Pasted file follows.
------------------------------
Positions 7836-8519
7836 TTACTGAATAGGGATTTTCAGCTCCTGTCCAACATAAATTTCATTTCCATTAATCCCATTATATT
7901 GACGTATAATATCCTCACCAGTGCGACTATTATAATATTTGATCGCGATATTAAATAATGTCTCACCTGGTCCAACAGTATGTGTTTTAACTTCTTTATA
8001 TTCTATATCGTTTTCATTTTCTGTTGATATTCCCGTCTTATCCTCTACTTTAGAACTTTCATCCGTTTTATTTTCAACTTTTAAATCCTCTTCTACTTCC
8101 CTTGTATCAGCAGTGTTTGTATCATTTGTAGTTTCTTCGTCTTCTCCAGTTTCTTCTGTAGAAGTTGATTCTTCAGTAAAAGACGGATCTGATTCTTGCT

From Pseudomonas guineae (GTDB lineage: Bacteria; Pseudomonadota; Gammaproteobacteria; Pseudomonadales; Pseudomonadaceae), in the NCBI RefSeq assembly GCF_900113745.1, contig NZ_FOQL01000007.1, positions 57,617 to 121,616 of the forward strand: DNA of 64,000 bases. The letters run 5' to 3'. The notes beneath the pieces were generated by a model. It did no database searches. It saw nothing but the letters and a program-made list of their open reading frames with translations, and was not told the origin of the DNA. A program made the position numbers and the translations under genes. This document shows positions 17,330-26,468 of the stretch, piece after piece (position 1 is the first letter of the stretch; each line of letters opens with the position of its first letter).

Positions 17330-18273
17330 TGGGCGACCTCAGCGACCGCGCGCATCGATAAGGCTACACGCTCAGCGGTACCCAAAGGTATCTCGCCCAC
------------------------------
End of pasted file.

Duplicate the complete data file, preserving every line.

Positions 7836-8519
7836 TTACTGAATAGGGATTTTCAGCTCCTGTCCAACATAAATTTCATTTCCATTAATCCCATTATATT
7901 GACGTATAATATCCTCACCAGTGCGACTATTATAATATTTGATCGCGATATTAAATAATGTCTCACCTGGTCCAACAGTATGTGTTTTAACTTCTTTATA
8001 TTCTATATCGTTTTCATTTTCTGTTGATATTCCCGTCTTATCCTCTACTTTAGAACTTTCATCCGTTTTATTTTCAACTTTTAAATCCTCTTCTACTTCC
8101 CTTGTATCAGCAGTGTTTGTATCATTTGTAGTTTCTTCGTCTTCTCCAGTTTCTTCTGTAGAAGTTGATTCTTCAGTAAAAGACGGATCTGATTCTTGCT

From Pseudomonas guineae (GTDB lineage: Bacteria; Pseudomonadota; Gammaproteobacteria; Pseudomonadales; Pseudomonadaceae), in the NCBI RefSeq assembly GCF_900113745.1, contig NZ_FOQL01000007.1, positions 57,617 to 121,616 of the forward strand: DNA of 64,000 bases. The letters run 5' to 3'. The notes beneath the pieces were generated by a model. It did no database searches. It saw nothing but the letters and a program-made list of their open reading frames with translations, and was not told the origin of the DNA. A program made the position numbers and the translations under genes. This document shows positions 17,330-26,468 of the stretch, piece after piece (position 1 is the first letter of the stretch; each line of letters opens with the position of its first letter).

Positions 17330-18273
17330 TGGGCGACCTCAGCGACCGCGCGCATCGATAAGGCTACACGCTCAGCGGTACCCAAAGGTATCTCGCCCAC